Believe me, I tell him, you don’t want me believing as you do. You don’t want me to let go of my way of seeing the world, no matter how misguided you think I am. If I change course and start believing in your “reality,” the one that says we are all lost and forsaken, then we’re all screwed.
It’s important to have people like me believing in humanity’s light, and the infinite potential of peace and joy that each of us is capable of living in. If I give in to the belief that humans are inherently bad, self-serving and ruthless, then life may truly tip permanently into that news cycle, and we won’t be able to dig our way out. What do you think got us here in the first place?
And if not me, then whom?
I was told once that there are beings who spend their lives meditating in caves in order to keep the planet from tipping into ruin. Enlightened beings who keep us on track toward blissful awakening, and keep the balance tilted ever-so-slightly toward the good.
I’m not moving into a cave any time soon, no matter how much I may fantasize about it now and then. However, I guess I’ve signed up to see things differently in order to change the patterns of suffering in which the world seems to be caught. I’ll give you an example.
I happened to see a news segment about a reporter who went around asking people what they thought of a political candidate. A man was railing against the candidate’s desire to make higher education free for students.
“I had to work my ass off to put my kids through school,” he was saying. “It’s only fair that everyone has to do that.”
Now, I totally understand this way of thinking. Of course he feels this way. It’s only fair. It’s important that things be fair. I was taught this. We were all taught this.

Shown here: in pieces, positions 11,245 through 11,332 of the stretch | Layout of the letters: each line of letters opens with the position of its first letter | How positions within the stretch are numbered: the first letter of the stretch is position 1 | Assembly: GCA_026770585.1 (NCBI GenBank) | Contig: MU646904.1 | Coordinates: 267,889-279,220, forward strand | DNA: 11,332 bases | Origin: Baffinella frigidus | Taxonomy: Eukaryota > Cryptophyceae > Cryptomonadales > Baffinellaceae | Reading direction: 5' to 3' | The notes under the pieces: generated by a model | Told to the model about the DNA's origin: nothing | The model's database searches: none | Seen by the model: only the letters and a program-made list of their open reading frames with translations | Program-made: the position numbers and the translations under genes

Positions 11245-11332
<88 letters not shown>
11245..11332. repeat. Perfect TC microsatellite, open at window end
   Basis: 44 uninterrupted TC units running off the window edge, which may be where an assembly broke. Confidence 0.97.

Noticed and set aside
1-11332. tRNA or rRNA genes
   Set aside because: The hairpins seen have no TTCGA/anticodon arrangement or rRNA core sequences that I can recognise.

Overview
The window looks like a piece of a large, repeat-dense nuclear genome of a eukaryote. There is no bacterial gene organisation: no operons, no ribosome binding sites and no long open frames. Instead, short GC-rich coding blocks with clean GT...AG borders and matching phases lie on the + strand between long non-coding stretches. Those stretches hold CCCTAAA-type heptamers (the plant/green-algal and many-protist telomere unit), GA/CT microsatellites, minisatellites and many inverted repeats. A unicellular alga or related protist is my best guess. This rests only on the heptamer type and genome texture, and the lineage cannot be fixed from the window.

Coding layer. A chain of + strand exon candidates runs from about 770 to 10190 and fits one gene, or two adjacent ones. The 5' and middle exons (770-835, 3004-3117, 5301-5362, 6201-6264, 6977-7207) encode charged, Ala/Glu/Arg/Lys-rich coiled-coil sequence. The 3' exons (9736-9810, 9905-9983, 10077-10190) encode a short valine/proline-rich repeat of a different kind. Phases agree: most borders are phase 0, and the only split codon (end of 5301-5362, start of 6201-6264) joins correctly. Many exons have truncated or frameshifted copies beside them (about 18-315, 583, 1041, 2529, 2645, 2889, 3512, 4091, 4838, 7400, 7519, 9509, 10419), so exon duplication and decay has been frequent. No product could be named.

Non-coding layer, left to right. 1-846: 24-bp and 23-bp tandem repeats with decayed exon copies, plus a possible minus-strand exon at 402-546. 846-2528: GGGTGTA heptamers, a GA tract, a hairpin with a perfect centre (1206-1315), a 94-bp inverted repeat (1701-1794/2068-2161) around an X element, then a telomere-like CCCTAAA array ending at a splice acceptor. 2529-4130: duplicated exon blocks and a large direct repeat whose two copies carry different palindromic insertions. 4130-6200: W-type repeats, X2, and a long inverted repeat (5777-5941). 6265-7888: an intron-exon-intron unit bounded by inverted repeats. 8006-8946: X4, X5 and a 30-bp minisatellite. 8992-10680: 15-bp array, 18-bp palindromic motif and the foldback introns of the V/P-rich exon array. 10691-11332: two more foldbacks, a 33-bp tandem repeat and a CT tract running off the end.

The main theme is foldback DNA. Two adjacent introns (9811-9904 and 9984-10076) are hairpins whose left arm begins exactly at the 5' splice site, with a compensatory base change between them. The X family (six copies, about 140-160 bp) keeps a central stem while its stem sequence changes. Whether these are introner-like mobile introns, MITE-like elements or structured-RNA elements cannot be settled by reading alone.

I wondered, though. What if he had said:
“I had to work my ass off to put my kids through school. Anything we can do to help people not have to make that same sacrifice, I’m for. I know how difficult it was for me, and I wouldn’t wish that on anyone.”
It’s such a small shift in the way to see the world. What is fairness? Is it tit for tat? Or is it working toward an easier path for others? Rather than saying, I had it hard so you should too, what is it like to shift to: I had it hard in order for you to be free.
How do we feel about that man then? What kind of energy comes back to him? Who now sees this man as a hero? Then, what does our view of him manifest in his life?
Further, can I see the man as there already? As a man capable of making this change in perception? And even further, can I love him no matter his perception and belief? Are we sharing the same lesson here?
We have the potential, moment to moment, to change the way we understand the world, and then the world reflects our view back to us. When we choose to buy into the 24-hour tragedy cycle, then we see the world as a 24-hour tragedy, and we keep it generating. How, then, can we imagine anything different?